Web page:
How Stan Lee Changed The Future Of Superheroes Forever

On November 12, 2018 we lost the legendary Stan Lee. As the creative leader of Marvel Comics, Lee gave us two decades of some of the most well loved fictional characters in popular culture. During his run as the primary creative leader, Lee changed the way we interacted with and thought about super heroes forever.

When Lee made his comic book debut with the throw away story "Captain America Foils the Traitor's Revenge" in 1941, he used the pseudonym "Stan Lee" which was a play on his first name "Stanley" and went on to become so respected that he made it his legal name. Lee felt that he should not use his birth name because it would have been embarrassing to associate himself with such a low-brow art form. He wanted to save his real name for his future novels. But his work struck a chord with the Timely Comics editorial director Joe Simon and his collaborator Jack Kirby, so they had the 19-year-old Lee join the staff.

Lee entered the US Army in 1942 as a member of the Signal Corps. Later on he was transferred to the Training Film Division where he put his passion for creating to use by writing manuals, scripts for training films, army slogans, and even cartooning. On top of that, Lee was still working for Timely Comics and would receive letters every Friday detailing the stories he needed to write and send back to them by Monday. Lee never missed a deadline, even breaking into a closed mailbox to make sure he got his stories to Simon and Kirby in on time.

During that latter half of the 1950s, DC Comics returned to superhero stories, publishing an updated version of the Flash and creating the Justice League. The success of those stories prompted the publisher Martin Goodman to ask Lee and Kirby to create their own band of superheroes. However, Lee was quite unhappy with his writing career at that point and so Joan Boocock, his wife, suggested that he take a risk with these new characters and write them the way he truly wanted to. He had nothing to lose since he was considering a career switch. This advice proved to be the future of classic superheroes like the Hulk, Thor, Iron Man, Spider-Man, Black Panther, and the rest of The Avengers.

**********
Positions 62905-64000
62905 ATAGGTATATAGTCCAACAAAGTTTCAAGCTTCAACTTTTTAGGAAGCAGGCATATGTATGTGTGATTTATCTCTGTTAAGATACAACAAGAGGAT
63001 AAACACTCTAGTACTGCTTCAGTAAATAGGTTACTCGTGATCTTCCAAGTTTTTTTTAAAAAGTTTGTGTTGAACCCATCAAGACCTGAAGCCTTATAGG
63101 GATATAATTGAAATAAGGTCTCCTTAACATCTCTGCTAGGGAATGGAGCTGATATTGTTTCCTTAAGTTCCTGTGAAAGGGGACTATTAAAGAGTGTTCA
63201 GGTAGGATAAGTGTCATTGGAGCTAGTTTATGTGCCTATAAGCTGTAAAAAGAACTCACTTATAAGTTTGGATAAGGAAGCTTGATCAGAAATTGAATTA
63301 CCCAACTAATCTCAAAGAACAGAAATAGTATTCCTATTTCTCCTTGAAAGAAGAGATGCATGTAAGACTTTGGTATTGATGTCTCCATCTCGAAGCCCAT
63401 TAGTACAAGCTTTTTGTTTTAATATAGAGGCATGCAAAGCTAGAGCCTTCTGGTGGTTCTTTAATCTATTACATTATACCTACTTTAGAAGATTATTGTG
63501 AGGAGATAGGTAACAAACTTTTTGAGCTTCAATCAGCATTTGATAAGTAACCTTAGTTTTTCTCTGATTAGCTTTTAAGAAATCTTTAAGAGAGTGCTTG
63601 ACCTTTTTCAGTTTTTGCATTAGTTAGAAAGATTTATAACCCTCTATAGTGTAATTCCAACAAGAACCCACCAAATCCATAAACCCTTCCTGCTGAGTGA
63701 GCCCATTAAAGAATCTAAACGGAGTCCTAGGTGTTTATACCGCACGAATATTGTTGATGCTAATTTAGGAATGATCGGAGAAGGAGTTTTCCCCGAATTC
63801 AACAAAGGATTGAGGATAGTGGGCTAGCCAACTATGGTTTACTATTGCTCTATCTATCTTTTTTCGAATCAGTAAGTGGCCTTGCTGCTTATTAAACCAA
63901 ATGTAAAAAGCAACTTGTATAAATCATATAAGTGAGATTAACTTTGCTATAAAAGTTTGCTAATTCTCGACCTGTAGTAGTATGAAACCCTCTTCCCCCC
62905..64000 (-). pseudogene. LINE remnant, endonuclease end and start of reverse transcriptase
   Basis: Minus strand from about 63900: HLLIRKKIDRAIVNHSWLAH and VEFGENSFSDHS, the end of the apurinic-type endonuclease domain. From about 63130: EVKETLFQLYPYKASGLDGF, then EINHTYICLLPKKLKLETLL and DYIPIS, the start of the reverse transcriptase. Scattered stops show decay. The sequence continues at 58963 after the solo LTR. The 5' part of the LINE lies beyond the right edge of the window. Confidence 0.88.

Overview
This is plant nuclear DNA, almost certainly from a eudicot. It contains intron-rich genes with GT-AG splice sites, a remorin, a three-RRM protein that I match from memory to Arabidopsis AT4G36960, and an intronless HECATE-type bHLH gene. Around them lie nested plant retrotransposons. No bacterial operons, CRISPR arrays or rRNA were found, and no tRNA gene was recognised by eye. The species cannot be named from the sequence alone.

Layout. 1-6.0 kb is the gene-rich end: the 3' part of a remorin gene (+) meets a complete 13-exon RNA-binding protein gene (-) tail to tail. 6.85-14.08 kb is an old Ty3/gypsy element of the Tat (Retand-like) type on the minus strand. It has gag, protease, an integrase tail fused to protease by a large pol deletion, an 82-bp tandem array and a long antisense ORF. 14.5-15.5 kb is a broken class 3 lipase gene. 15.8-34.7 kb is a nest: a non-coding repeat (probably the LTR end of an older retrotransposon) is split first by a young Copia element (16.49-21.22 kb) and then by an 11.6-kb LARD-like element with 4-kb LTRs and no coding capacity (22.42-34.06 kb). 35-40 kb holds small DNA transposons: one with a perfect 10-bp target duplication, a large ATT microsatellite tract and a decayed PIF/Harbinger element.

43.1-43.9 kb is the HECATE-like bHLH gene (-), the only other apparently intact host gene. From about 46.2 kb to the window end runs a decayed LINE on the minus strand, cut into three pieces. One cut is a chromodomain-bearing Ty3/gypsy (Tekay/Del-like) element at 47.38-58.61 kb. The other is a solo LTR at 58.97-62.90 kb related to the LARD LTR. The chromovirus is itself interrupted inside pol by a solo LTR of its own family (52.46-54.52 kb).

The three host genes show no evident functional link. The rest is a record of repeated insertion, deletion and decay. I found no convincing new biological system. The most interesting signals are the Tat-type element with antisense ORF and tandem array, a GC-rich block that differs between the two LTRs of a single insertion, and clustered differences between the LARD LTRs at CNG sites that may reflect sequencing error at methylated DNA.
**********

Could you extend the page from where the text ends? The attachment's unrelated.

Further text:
Lee gave his superheroes flaws, volcanic emotions, and complex motivations. He made them super humans instead of gods. The humanity he instilled in his characters gave room for Lee and his collaborators to infuse their comics with situations and social ideology that reflected the real world.

As Peter Sanderson, the comics historian wrote in 1960, "Marvel was pioneering new methods of comics storytelling and characterization, addressing more serious themes, and in the process keeping and attracting readers in their teens and beyond."

We've come a long way since the 40s and comics are a well respected form of storytelling. Still there will always be naysayers. Just last month Martin Scorsese said that the Marvel Cinematic Universe was "not cinema." Yet, the Avengers: Infinity War and its followup Avengers: Endgame prompted some of the strongest collective emotions from viewers in recent memory. In no small part thanks to the Boocock's advice and Lee's masterful execution, superheroes have become a way for people to feel closer to their identities, have impactful cinematic experiences, and so much more. Rest in power, Stan Lee.

 
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